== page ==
It depends what you are advertising into LDP. If your ping is to a destination address that is advertised by LDP and there is an end-to-end LSP for that destination, then the ping will be encapsulated and MPLS switched, even if the destination is in the global table. This is how the outer (tunnel) LSP works in MPLS VPN
By default Cisco networks advertise all global networks into LDP. Therefore by default all global traffic is MPLS switched. It is best practice to filter the LDP announcements to only cover the loopback addresses of the PE routers as there is usually no need to use MPLS for any other internal networks. The command mpls ldp advertise-labels for ACL to ACL is used to control advertisement of labels for specific prefixes to LDP peers.
If you want to check whether a destination will be MPLS forwarded, try “show ip cef destination-ip detail”, if you see a label value after the next-hop then you know the IP packet will be MPLS encapsulated and label switched at least to the next-hop. You can also check the MPLS forwarding table (show mpls forwarding-table) and that will show the inbound and outbound labels as well as the prefix.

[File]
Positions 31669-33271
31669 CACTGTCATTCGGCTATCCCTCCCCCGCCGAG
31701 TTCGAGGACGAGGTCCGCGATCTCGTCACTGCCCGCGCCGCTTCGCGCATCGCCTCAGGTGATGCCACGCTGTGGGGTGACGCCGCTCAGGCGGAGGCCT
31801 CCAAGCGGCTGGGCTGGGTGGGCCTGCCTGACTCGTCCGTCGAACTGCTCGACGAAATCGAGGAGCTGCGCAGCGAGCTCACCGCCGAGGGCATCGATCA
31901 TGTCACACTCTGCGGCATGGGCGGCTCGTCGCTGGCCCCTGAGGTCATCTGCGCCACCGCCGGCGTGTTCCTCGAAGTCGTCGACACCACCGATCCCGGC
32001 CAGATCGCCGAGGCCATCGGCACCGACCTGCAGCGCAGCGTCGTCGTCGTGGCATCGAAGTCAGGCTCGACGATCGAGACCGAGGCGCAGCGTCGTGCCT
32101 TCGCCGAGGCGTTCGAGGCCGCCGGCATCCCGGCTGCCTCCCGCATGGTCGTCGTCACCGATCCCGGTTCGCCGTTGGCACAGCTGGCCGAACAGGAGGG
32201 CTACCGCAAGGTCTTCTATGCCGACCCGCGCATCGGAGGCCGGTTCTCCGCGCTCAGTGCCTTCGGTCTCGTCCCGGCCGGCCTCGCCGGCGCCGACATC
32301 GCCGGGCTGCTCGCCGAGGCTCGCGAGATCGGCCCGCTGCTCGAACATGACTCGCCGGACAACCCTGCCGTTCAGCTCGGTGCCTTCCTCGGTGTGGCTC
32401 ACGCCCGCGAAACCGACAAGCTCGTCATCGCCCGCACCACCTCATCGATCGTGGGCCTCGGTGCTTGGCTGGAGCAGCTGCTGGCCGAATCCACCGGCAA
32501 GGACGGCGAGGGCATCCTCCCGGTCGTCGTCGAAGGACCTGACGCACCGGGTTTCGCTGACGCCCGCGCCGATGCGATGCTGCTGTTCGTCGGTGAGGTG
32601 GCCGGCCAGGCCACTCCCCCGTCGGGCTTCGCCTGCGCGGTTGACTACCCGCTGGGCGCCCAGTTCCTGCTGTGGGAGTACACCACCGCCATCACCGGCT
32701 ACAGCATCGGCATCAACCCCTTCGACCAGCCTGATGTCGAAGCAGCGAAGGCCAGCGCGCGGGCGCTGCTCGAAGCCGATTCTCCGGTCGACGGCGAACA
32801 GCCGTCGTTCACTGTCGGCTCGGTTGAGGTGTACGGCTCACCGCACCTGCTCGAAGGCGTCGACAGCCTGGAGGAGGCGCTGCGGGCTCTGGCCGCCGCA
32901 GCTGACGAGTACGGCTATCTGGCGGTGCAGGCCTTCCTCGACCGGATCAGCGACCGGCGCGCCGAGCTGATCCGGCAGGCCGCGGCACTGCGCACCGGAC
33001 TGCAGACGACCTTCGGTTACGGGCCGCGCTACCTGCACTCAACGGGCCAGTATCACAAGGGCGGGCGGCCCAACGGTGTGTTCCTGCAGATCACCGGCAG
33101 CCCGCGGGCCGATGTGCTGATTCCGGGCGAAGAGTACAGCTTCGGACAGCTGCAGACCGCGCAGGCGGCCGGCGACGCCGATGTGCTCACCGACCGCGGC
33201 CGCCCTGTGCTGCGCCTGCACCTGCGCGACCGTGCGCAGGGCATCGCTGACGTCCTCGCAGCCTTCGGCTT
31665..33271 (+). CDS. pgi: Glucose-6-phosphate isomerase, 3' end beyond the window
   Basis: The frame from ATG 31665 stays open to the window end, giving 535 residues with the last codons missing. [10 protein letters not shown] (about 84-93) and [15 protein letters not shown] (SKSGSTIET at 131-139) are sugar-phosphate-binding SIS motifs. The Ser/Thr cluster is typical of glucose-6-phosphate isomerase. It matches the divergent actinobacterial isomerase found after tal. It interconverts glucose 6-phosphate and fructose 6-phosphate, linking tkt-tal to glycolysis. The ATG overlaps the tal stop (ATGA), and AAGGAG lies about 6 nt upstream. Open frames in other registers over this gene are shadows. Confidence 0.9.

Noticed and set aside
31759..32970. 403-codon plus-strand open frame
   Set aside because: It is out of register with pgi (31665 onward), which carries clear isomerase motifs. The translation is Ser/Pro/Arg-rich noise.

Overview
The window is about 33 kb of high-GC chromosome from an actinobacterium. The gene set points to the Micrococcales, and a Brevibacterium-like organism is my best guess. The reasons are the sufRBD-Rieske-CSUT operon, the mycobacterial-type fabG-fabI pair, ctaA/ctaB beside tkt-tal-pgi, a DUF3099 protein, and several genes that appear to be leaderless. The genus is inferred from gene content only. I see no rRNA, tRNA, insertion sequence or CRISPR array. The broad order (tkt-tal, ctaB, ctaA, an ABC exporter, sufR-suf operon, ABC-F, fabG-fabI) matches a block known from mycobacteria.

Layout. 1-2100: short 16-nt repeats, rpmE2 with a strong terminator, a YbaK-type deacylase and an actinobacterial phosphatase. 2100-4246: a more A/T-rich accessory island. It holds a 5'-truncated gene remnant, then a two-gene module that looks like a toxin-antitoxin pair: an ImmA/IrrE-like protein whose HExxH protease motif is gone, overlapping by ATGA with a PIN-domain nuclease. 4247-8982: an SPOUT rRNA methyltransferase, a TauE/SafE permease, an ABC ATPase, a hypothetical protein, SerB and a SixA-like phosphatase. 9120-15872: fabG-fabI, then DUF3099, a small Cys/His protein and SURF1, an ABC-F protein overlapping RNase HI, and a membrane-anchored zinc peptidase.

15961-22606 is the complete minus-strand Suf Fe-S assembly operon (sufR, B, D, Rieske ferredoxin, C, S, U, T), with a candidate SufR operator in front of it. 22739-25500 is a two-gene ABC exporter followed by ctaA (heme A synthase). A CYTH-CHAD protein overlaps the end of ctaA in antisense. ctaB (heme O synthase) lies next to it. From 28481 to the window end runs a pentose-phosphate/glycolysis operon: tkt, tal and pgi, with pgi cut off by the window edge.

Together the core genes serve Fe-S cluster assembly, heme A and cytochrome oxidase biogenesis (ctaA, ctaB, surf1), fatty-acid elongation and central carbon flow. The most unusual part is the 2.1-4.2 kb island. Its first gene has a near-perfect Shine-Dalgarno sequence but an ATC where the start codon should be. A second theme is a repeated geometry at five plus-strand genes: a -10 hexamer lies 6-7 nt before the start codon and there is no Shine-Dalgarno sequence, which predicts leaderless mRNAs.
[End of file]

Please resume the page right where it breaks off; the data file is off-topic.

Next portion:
You may also get a situation where traffic is MPLS encapsulated in only one direction, so the traffic follows an LSP to the destination, but is not encapsulated on the way back. If you are only advertising loopbacks via LDP and you send a ping to a loopback destination address, but source the ping from an IP that is not advertised by LDP then the ping will follow an LSP to the destination, but the return traffic will be normally IP switched (no MPLS) back to the source.
Another thing to consider is penultimate hop popping. If the destination is only a single hop away, the other LSR will advertise a null label. In this case, instead of labelling the traffic the router will forward the raw IP packet to reduce the number of lookups required on the destination router. In this scenario your traffic is unlabelled, although technically it is following an LSP.
ECMP with MPLS works in a similar way to normal CEF load balancing. If there are two different equal cost next-hops for a destination, the MPLS traffic will also be load balanced between the two destinations, using separate LSPs. If you look at the output from “show ip cef destination-ip internal” it may show you the load balancing